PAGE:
As patent practitioners are well aware, U.S. patent examiners will issue a first action on the merits of a patent application as non-final and typically issue a second action on the merits as final. The finality of second actions is so universal that the finality of an action may be accepted as proper by a patent applicant when, in fact, the action was improperly deemed final. It therefore behooves applicants to always evaluate whether a final action on the merits was properly made final to have improper final actions withdrawn before the applicant incurs unnecessary costs and/or delays in prosecution.
Our last article in Nutter’s How-to Series on Branding contemplated various territorial considerations that go into deciding where to file a trademark application. Even when a trademark applicant desires protection in multiple countries, or one or more states, most often our readers in this situation will want to first start by filing a United States trademark application. To that end, in our next two articles we address eight of the most commonly asked questions that arise when completing a U.S. trademark application filing.
On May 15, 2014, the U.S. Patent and Trademark Office (USPTO) published rules to implement the patent term adjustment (PTA) provisions of the Leahy-Smith America Invents Act (AIA) and the AIA Technical Corrections Act, the latter of which was summarized in the January 2013 issue of the Nutter IP Bulletin. Under the new rules, the fourteen (14) month PTA period and the three (3) year PTA period are measured from the same date: the date on which an application was filed under 35 U.S.C. § 111(a) in an application under 35 U.S.C. § 111; or the date of commencement of the national stage under 35 U.S.C. § 371 in an international application. The rules also revised the provisions for notifying applicants of PTA determinations and the time period for requesting reconsideration (now by the date of issuance of the patent, and by seven months from the date of notification, respectively) and judicial review of the USPTO’s PTA determinations and decisions (now 180 days from the date of the USPTO’s decision on the patentee’s request for reconsideration). The new rules do not come as a surprise—rather, they adopt the interim rule published April 1, 2013, which are discussed in greater detail in an article from the May 2013 issue of the Nutter IP Bulletin.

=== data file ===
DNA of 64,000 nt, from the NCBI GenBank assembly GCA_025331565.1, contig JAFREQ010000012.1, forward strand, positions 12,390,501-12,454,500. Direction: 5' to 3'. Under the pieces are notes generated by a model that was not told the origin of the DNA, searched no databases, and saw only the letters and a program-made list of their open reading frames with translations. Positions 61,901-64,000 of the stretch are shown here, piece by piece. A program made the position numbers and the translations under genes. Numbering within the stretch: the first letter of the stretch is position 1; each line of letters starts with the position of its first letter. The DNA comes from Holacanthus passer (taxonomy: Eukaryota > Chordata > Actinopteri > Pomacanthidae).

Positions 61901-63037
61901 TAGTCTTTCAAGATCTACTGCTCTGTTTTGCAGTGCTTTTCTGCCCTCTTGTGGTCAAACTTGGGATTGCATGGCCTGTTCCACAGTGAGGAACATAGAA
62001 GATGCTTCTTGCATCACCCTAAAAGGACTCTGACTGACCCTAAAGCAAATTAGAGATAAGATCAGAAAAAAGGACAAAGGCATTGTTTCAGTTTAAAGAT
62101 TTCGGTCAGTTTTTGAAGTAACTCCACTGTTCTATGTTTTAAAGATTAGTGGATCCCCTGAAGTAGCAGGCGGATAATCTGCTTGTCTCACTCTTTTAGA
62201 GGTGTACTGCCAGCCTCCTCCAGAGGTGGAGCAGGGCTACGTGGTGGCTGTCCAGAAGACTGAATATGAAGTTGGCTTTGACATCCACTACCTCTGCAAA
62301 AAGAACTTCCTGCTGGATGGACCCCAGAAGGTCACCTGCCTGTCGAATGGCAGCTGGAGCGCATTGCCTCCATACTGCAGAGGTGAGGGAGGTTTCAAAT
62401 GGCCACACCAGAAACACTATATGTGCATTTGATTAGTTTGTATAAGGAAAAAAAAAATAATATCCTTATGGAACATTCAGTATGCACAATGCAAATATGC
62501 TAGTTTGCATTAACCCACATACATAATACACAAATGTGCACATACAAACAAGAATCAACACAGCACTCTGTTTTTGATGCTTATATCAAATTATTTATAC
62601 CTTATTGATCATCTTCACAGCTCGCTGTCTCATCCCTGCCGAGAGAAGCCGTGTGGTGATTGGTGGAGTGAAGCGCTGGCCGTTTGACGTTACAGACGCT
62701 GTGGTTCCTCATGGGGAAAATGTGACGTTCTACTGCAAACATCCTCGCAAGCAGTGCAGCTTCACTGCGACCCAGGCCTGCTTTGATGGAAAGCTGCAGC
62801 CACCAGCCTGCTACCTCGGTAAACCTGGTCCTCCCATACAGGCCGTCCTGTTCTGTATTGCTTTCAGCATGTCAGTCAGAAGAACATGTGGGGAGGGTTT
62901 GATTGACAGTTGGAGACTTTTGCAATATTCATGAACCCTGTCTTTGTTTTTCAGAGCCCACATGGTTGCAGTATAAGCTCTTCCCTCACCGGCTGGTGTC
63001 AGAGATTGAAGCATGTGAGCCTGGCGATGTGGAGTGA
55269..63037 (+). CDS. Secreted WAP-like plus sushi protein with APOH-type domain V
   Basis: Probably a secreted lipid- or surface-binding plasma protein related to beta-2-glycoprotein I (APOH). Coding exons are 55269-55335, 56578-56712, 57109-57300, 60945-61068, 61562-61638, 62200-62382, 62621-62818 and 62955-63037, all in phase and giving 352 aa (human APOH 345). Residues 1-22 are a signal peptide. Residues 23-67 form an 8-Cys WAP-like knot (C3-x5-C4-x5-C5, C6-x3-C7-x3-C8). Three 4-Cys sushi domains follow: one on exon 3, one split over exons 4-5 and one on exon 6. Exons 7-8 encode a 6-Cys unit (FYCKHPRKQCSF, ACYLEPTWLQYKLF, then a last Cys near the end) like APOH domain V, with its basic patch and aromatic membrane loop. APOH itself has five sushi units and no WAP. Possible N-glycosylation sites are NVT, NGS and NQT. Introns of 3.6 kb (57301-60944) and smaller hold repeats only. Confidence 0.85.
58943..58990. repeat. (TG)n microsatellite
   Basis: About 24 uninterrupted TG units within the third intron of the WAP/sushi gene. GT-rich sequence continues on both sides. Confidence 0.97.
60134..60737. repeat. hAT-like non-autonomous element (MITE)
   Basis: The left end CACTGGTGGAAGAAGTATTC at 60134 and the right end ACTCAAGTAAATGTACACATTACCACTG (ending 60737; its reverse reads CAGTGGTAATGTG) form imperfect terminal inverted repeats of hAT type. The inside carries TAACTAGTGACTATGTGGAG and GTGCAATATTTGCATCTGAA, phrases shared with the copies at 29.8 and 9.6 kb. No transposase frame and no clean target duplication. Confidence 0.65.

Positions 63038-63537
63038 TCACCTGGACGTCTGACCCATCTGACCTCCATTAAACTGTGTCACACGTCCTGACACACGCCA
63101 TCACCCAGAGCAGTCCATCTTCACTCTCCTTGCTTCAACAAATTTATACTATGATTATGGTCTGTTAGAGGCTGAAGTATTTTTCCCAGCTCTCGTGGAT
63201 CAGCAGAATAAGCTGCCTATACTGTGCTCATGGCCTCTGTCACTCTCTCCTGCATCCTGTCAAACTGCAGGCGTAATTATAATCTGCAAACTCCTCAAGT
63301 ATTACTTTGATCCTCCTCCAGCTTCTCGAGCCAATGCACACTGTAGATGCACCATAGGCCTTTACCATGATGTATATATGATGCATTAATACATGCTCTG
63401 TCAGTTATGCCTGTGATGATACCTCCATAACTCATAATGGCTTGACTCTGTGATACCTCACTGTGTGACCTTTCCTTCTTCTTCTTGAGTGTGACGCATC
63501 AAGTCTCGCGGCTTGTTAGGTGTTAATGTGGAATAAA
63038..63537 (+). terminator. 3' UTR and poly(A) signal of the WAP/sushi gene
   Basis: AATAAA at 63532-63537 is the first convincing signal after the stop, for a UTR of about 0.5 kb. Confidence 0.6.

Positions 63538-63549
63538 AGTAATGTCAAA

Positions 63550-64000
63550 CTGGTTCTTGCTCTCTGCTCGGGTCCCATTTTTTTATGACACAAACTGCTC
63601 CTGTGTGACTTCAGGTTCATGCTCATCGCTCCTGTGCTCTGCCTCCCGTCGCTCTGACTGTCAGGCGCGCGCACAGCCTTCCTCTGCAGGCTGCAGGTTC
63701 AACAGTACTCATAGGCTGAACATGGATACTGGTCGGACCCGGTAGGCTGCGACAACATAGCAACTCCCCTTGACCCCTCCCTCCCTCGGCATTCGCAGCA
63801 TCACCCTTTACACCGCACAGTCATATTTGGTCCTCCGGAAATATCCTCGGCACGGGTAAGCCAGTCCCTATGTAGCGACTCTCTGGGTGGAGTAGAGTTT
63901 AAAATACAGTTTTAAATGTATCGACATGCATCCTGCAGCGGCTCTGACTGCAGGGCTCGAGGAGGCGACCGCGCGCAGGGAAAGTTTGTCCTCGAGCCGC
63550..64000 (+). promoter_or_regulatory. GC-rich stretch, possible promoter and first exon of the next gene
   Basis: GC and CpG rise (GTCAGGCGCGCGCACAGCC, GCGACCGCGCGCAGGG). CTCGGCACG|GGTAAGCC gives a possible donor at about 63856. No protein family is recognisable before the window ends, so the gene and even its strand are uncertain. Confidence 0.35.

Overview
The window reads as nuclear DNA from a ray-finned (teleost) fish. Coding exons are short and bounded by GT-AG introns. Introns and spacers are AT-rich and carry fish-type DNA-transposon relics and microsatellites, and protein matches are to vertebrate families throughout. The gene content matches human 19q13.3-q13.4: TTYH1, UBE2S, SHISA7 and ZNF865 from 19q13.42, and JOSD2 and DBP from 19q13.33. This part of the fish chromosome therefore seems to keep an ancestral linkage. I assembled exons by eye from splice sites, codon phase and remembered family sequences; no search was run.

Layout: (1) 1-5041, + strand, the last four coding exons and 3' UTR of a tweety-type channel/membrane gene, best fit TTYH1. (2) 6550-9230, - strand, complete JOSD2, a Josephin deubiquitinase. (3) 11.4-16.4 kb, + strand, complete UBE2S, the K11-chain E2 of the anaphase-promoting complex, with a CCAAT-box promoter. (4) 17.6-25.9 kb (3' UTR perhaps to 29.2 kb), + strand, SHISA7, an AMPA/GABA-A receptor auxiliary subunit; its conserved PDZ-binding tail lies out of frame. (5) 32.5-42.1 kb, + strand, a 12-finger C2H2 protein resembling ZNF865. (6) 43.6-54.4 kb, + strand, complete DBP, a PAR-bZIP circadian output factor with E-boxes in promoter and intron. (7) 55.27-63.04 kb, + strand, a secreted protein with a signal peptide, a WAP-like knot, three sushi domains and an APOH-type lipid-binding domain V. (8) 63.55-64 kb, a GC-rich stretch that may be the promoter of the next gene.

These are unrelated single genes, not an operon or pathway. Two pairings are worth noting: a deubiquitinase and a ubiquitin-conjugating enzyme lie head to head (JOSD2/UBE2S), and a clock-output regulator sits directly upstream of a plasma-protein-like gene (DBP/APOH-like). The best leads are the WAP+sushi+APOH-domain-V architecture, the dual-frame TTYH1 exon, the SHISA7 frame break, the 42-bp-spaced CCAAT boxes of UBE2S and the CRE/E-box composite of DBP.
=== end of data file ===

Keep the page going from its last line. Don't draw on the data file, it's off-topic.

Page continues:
New draft guidance released by the FDA on May 13, 2014 will assist drug companies in determining whether a proposed therapeutic biological product is “biosimilar” to its reference product. “Biosimilarity” under Section 351(k) of the Public Health Service Act is defined as “highly similar to the reference product notwithstanding minor differences in clinically inactive components” with ”no clinically meaningful differences between the biological product and the reference product in terms of the safety, purity, and potency of the product.” A biosimilar’s applicant must demonstrate to the FDA that the biological product is biosimilar based on analytical studies, animal studies, and clinical studies, including the assessment of immunogenicity and pharmacokinetics (PK)/pharmacodynamics (PD).
Maximizing the protection and value of intellectual property assets is often the cornerstone of a business's success and even survival. In this blog, Nutter's Intellectual Property attorneys provide news updates and practical tips in patent portfolio development, IP litigation, trademarks, copyrights, trade secrets and licensing.